“Each of these motions,” Braverman explains, “is described in machine terms. For example, Bending, we are told, is ‘trunk movement with hips as hinge….’ Body, leg, and foot motions are set forth for the various movements of Bend, Sit, Stop, Walk, etc., for varying distances. And finally a formula is given for Eye Travel Time: ET=15.2 × T/D TMU [where TMU is defined as one hundred-thousandth of an hour].”

One could imagine such studies serving a useful function, perhaps in charting the reactions of a pilot and designing equipment that would best suit his physiological limitations. Applied to industrial processes, however, time and motion studies are not used to make factory work a more agreeable or restful or challenging activity—only a faster and more “efficient” one. Yet, to most conventional economists, making work routine or atomized serves a useful purpose. If it does not necessarily enhance the physical well-being of the worker, it certainly improves his “productivity” and his income. Moreover the conventional economist has no difficulty in showing that men are willing to endure the monotonies of work in exchange for higher income, because they have “voted with their feet”—moving out of the more physically varied but low-paying tasks of “unskilled” labor into the more physically disciplined but better-paying “semi-skilled” work of the factory or the store.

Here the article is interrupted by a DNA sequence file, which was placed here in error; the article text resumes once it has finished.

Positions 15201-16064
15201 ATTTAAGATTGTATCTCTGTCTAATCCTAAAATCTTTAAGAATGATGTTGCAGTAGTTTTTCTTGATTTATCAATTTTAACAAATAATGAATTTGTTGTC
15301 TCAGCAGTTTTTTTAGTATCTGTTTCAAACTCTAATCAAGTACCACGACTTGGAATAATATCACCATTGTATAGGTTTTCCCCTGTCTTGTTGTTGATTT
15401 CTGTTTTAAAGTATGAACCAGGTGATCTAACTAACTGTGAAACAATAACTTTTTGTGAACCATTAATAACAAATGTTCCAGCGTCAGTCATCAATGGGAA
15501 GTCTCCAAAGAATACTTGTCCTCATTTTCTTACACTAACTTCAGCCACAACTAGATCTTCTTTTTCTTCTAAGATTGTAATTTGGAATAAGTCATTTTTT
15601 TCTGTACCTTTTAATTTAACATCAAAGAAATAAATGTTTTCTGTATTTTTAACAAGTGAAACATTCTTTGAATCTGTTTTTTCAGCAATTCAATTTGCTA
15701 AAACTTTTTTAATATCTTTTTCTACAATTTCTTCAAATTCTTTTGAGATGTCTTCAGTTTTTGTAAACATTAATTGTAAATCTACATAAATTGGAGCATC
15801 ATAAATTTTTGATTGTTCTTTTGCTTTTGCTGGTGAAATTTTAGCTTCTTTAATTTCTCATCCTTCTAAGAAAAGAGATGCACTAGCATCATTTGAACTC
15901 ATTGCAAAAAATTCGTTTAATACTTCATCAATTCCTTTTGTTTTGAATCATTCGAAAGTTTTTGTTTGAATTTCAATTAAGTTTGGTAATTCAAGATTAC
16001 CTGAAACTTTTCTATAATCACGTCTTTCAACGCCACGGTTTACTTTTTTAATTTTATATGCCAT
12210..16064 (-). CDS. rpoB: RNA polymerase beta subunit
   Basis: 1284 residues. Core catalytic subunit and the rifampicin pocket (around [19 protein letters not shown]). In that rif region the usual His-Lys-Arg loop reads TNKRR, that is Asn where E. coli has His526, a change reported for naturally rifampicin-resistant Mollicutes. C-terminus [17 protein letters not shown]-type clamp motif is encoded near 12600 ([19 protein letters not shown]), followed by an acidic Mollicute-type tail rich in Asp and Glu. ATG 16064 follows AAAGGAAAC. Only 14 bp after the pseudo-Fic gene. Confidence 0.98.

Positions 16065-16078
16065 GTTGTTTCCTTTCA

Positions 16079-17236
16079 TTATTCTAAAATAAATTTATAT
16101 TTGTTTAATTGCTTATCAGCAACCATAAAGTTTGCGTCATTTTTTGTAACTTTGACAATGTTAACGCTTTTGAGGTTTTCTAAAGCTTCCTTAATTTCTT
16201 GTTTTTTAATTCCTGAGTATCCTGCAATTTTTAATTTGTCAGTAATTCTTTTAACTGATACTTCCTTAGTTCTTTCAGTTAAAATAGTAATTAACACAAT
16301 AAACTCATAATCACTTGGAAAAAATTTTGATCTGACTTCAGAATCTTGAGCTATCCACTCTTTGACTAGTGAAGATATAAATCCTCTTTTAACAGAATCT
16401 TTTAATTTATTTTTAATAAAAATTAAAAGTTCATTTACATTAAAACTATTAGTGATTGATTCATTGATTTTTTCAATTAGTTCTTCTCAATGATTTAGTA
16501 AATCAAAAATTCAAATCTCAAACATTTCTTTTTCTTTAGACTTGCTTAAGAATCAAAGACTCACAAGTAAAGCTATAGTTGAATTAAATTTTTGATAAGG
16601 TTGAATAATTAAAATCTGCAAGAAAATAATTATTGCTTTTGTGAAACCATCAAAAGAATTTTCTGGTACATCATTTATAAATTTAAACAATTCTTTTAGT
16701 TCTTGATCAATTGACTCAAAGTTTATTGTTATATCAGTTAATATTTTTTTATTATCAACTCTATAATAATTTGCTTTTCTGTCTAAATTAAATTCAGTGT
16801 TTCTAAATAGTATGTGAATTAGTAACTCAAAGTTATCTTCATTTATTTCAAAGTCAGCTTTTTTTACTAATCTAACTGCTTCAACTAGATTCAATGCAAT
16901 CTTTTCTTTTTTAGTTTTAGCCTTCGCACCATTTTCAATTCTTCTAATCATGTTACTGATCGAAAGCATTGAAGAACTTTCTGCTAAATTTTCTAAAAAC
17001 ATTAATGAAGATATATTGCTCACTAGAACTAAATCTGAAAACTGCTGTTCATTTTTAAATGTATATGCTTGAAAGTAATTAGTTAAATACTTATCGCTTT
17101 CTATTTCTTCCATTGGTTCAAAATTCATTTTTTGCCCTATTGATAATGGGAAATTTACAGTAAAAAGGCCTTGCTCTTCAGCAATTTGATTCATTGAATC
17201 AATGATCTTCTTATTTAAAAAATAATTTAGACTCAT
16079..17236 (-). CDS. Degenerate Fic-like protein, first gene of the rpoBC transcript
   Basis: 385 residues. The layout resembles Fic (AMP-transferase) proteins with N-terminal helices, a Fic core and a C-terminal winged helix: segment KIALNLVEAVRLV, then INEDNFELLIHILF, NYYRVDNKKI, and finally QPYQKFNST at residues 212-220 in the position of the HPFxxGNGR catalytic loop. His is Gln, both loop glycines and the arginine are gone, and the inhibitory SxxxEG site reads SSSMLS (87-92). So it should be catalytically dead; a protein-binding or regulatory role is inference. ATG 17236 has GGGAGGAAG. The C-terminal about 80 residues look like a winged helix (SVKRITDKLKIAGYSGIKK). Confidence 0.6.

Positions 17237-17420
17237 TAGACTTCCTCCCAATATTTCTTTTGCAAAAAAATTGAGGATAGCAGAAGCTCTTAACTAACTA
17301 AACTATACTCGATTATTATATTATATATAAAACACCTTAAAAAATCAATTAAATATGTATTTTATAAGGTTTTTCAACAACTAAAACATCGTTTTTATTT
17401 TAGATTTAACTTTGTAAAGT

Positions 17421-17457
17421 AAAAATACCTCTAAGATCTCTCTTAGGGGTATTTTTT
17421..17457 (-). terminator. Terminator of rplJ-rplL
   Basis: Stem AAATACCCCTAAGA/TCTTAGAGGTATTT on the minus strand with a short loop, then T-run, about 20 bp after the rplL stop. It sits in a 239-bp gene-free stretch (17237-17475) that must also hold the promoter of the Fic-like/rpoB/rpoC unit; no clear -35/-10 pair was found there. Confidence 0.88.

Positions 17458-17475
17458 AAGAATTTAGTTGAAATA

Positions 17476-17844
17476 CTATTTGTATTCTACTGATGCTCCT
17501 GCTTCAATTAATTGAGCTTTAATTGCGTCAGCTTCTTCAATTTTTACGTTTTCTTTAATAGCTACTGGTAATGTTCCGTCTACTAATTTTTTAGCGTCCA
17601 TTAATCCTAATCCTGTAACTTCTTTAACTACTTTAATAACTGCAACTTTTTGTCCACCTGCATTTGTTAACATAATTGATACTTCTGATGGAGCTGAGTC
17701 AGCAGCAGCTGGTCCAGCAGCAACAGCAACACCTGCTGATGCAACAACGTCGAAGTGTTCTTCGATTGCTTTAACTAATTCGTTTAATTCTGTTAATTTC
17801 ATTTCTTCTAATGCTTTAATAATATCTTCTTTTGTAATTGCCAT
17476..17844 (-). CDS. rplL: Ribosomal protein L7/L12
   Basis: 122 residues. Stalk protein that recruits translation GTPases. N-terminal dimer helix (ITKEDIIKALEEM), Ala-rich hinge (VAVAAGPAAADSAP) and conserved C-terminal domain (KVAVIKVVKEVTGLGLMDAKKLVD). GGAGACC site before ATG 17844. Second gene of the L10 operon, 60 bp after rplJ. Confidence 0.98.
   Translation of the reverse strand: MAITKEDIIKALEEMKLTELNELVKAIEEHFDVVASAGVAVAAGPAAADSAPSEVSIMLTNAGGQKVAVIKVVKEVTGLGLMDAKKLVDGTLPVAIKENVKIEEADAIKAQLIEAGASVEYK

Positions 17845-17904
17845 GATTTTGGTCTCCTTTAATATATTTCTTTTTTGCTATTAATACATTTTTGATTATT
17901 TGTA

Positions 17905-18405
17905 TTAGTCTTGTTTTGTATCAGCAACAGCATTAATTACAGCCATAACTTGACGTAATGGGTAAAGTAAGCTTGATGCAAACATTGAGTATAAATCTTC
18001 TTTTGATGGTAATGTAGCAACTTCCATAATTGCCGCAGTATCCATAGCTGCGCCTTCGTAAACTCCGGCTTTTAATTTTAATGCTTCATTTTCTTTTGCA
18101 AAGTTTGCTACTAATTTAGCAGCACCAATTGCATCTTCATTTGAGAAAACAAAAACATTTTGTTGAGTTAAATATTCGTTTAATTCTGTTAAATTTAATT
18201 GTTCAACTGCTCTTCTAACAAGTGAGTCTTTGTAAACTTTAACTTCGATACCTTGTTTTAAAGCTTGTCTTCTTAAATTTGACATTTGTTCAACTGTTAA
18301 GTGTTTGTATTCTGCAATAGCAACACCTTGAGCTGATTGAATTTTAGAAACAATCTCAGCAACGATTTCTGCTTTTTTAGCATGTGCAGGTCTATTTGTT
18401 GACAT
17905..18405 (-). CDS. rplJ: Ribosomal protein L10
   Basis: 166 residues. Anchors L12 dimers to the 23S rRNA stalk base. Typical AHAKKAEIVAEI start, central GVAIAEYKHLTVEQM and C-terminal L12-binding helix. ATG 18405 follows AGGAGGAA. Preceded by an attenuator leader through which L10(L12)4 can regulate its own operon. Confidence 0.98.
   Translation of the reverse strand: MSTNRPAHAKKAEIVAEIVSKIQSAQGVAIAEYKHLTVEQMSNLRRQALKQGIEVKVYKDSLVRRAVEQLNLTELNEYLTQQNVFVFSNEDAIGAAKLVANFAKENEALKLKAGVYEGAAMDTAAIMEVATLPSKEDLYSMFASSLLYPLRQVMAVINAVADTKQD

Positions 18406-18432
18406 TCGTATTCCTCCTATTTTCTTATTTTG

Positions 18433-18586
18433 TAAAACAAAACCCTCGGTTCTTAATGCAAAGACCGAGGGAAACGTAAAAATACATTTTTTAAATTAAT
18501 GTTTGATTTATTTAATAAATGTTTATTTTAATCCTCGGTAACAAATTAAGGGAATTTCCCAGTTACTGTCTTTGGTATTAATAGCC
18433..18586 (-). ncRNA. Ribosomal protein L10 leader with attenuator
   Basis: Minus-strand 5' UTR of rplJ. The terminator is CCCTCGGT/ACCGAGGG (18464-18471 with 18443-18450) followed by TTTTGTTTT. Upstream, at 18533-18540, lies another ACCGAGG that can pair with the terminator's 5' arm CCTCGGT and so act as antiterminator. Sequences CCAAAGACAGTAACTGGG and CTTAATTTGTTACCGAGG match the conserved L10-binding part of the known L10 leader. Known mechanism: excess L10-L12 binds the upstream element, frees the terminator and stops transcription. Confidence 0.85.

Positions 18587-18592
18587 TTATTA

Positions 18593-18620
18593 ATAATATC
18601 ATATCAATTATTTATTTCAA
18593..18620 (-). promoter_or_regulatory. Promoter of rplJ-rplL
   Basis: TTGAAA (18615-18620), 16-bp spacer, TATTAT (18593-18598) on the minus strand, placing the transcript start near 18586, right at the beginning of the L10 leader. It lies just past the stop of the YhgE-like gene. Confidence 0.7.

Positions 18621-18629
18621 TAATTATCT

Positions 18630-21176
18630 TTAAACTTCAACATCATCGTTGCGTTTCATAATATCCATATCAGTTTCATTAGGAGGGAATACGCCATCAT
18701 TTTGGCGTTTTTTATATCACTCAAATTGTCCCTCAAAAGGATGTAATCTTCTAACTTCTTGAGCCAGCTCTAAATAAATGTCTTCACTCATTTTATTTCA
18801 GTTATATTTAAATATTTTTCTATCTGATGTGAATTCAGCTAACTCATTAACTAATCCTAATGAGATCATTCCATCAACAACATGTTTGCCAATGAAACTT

But we see in Braverman’s book that this mass internal migration was not a process in which labor freely adapted its working habits to the adventitious arrival of a new form of technology. Instead we come to understand that the technology of the production process was continually and consciously reorganized by engineers and managers in order to fracture the skills of the working force. This was done partly to enhance the speed and regularity of the flow of output but also partly to prevent small knots of skilled men from attaining an undue degree of control over the work flow. No other lesson emerges more clearly from Braverman’s study than that technology and science are not wholly independent variables in history but social forces that adapt themselves to the needs and exigencies of the social milieu in which they are established.